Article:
Herbert Nitsch back from the underworld

Record holding freediver Herbert Nitsch gave his first interview 9 months after a decompression accident that almost killed him on June 6, 2012 in Santorini, Greece. Herbert was trying to surpass his own 2007 record of no-limit freediving to 214 meters by aiming to reach 240 meters (no-limit is one of the freediving disciplines and consists of using a weighted sled to descend very rapidly, and an inflatable device to ascend even more rapidly, allowing for much deeper dives in a short timeframe).

Herbert Nitsch
Herbert Nitsch on his no-limit sled.

What seemed to have happened is that a nitrogen narcosis-induced loss of consciousness at 100 meters on the way up prevented Herbert from leaving the sled, which led to too rapid an ascent all the way to -10 meters, where the safety divers picked him up and brought him to the surface. The rapid ascent triggered decompression sickness (DCS), otherwise known as the bends, which consists of nitrogen leaving the body tissues too fast and, rather than being circulated back to the lungs, entering the bloodstream in the form of bubbles. The nitrogen bubbles caused strokes (technically, an arterial embolism shutting down oxygen supply to the brain), which led to brain damage in cortical areas related to motor control and memory. As a result, Herbert partially lost the ability to walk or use his right arm, and his language abilities and memory of names deteriorated significantly. While these symptoms subside over time, DCS victims typically never recover fully from such serious accidents.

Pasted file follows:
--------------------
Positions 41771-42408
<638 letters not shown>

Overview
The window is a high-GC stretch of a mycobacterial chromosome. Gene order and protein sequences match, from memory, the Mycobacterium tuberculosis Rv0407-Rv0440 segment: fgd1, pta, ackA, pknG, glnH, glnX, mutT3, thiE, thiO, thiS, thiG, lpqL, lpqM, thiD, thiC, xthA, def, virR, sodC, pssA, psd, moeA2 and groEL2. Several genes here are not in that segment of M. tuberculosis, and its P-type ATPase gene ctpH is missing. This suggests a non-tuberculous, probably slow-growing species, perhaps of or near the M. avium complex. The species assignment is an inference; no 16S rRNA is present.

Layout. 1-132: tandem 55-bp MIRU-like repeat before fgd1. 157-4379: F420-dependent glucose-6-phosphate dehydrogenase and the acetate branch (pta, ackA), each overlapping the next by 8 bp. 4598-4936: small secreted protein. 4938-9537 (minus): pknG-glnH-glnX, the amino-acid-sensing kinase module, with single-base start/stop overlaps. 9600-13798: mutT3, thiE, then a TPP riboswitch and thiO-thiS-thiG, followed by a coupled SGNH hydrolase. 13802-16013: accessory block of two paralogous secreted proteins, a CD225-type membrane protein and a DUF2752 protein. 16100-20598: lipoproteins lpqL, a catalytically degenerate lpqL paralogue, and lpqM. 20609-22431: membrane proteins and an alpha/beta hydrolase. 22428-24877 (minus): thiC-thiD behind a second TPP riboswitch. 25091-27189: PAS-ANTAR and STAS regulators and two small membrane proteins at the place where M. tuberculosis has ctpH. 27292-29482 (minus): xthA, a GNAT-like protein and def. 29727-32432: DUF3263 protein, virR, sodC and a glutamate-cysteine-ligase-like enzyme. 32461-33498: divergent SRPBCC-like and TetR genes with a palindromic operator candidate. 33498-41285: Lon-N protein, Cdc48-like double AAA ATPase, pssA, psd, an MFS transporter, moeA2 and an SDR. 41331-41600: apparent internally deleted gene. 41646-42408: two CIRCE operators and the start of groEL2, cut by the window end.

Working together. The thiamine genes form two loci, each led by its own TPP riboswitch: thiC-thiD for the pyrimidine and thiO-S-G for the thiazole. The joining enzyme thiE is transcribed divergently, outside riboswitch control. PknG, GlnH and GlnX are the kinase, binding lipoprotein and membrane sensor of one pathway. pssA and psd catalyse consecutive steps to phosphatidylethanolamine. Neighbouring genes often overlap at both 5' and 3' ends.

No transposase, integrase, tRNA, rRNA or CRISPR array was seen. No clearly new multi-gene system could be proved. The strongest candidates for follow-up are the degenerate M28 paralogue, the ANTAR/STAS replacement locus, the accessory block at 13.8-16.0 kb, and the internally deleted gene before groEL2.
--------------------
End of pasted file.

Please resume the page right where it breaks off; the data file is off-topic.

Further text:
DCS is a well-know feature among compressed air divers – whether recreational scuba divers who exceed no-decompression limits, or technical divers who miss a deco stop. But DCS is not routinely discussed within the freediving community as a threat – the dive times, rarely in excess of 4 minutes, are not considered to be sufficient to trigger excessive loading of nitrogen from the lungs into the tissues.

In the case of Herbert’s attempt, though, time was not the factor. The onset of DCS is a function of both time and depth – which, in freediving, are rarely extreme enough. But on June 6, 2012, Herbert did reach a planned depth of 244 meters – even a bit more according to his dive computer. At that depth, the air inside his lungs had a pressure of 26 bars (26 times the pressure of the atmosphere at the surface) – something no recreational or technical diver will ever experience (although some commercial divers who engage in saturation diving can go even beyond that). Anyone familiar with standard diving tables understands that at such a depth, the maximum bottom time for a no-decompression dive must be extremely short. But how much exactly?